Answered an email question this morning (sometimes a dangerous thing without sufficient coffee yet ingested!); but here are some random thoughts about “dating”
We live in a rather decadent and decaying culture in our country – too much evidence not to see this. One indicator that does slip by us too often however, is the whole youth “dating” thing. I know, . . . I grew up with this too – but sadly I did not have a Christian environment that spoke winsomely about bigger ideas of goodness and truth. I was in one of those high quality public schools (northern Virginia claimed the best in the country after all!) that taught subjects well, but gave absolutely no guidance as to what it means to be a human being made in God’s image. Yes, the church and Young Life were speaking into my life, but the overwhelming cultural forces (then and today) too often drown out the truth.
Bottom line, as my own children have grown, I have sadly had to admit that at its best, “dating” is an innocent entrance into much bigger things that best wait until young people are not . . . well, young people! At worst, dating is just practice for divorce. Sorry, but there it is.
Here’s my concern: a Christian school environment tends to be a close and vibrant community. This is a blessing in so many ways. But when students begin to “date,” size becomes a challenge. The inevitable “break-up” results in awkwardness in classes and hallways where students have nowhere to “hide” from failed relationships like these. Students have enough challenges in their adolescent lives without the extra difficulties that accompany the “dating” culture.
I was so pleased that my daughter’s class at The Geneva School (2008) conscientiously remained a bunch of good friends throughout their Rhetoric years. Only one “couple” occurred in their senior year – and everybody was pretty disappointed frankly because then those two were completely distracted by each other and had no time for anyone else. Here is my fear when students at a Christian school start to “date” – sometimes (and it has happened) – when it goes badly at some point (and it almost always does), students end up leaving to find another place to finish school away from the awkwardness of the failed relationship. That is the extreme of course, but it is a reality no one should have to face. Others have merely had to work through unnecessary relational damage and awkwardness.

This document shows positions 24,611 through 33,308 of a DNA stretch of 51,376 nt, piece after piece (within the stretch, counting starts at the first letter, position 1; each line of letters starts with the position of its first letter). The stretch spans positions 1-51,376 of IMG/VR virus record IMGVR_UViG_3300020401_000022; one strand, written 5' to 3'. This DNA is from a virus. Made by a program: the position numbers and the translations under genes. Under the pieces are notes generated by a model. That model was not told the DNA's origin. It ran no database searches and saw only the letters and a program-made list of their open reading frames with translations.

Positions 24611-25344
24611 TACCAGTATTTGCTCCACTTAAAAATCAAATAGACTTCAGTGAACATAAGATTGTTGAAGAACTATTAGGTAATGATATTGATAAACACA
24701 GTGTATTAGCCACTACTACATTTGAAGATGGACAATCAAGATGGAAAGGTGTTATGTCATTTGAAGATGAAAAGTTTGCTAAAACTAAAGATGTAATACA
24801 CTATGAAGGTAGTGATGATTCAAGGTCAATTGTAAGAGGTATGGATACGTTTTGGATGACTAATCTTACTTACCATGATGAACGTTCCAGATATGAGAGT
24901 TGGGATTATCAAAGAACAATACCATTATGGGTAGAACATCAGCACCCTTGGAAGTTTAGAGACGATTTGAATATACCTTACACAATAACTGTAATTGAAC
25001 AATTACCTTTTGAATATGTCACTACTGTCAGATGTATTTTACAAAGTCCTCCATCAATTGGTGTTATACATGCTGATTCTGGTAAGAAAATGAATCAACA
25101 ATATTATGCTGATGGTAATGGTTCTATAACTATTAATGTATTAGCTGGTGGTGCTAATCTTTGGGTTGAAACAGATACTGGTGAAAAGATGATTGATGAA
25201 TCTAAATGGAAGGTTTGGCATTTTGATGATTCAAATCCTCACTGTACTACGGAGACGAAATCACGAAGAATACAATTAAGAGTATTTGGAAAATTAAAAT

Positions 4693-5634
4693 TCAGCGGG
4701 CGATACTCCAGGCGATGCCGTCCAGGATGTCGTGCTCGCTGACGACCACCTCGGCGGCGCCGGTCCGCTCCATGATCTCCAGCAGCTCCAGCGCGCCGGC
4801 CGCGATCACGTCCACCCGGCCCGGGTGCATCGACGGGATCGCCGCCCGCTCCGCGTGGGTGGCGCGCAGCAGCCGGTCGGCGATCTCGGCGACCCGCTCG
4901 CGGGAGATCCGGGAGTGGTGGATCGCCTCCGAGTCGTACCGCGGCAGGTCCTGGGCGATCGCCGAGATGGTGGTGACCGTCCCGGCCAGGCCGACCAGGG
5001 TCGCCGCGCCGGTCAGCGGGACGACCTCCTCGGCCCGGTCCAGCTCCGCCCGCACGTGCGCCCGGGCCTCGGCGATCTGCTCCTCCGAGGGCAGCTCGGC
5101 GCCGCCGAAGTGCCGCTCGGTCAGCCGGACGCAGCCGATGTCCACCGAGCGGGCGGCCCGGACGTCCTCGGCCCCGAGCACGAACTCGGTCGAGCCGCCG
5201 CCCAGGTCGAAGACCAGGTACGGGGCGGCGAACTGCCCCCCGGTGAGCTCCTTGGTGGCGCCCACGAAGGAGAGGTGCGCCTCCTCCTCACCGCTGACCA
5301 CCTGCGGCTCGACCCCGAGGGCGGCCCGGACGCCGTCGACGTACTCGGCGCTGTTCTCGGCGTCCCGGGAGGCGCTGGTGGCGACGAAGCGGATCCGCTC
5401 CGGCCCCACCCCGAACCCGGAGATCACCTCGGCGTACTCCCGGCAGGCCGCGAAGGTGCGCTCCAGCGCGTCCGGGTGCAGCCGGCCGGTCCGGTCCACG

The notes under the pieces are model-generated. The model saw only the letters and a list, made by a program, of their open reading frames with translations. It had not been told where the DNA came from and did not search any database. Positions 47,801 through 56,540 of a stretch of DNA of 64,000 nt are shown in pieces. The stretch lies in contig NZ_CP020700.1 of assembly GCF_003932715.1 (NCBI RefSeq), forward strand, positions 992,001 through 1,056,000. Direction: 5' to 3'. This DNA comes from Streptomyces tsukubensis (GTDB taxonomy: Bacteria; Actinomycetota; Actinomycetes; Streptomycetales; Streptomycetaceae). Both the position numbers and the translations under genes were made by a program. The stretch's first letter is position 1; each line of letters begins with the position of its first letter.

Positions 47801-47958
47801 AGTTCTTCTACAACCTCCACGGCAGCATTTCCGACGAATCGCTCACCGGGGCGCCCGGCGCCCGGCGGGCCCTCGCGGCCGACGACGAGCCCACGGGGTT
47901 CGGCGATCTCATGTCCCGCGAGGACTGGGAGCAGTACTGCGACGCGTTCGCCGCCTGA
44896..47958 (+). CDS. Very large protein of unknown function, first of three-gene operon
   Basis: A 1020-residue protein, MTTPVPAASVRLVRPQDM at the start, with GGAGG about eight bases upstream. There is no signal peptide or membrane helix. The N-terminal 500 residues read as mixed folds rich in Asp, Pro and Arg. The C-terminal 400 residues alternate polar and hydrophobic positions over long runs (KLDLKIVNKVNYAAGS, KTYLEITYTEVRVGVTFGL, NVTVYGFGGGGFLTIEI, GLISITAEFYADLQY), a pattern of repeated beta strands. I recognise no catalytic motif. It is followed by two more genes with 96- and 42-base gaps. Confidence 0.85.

So my recommendation: speak to your student about our culture’s relatively recent (and experimentally disastrous) practice of “dating.” Seek to inculcate the notion that friendships forged from mutual experiences with multiple people allow students to be themselves and enjoy their peers without the extra pressures (on multiple levels) that dating creates for younger students.
One more thought: I remember a few years back speaking with 7th graders about this. Some girls were distraught that I could not understand how important this was to them. I told them I remember the thrill in those years – yes indeed. But I also told them that from my looking back, I now consider the emotional investment a lost enterprise. Those emotions could have been so much more invested in things that last rather than in the fleeting and vain pursuit of a temporary relationship that would inevitably end badly. I know it’s difficult for students to see, but that is because our culture sings a compelling siren song – “Come, join us and end up on the rocks with emotional damage and broken young hearts.” In retrospect, we all have to admit, the song sounded good, but was pretty shallow after all. Much better goal: guard your heart, guard your virtue, and enjoy the value of Christian friendship with classmates. I have preached too long and will desist. Bless you all!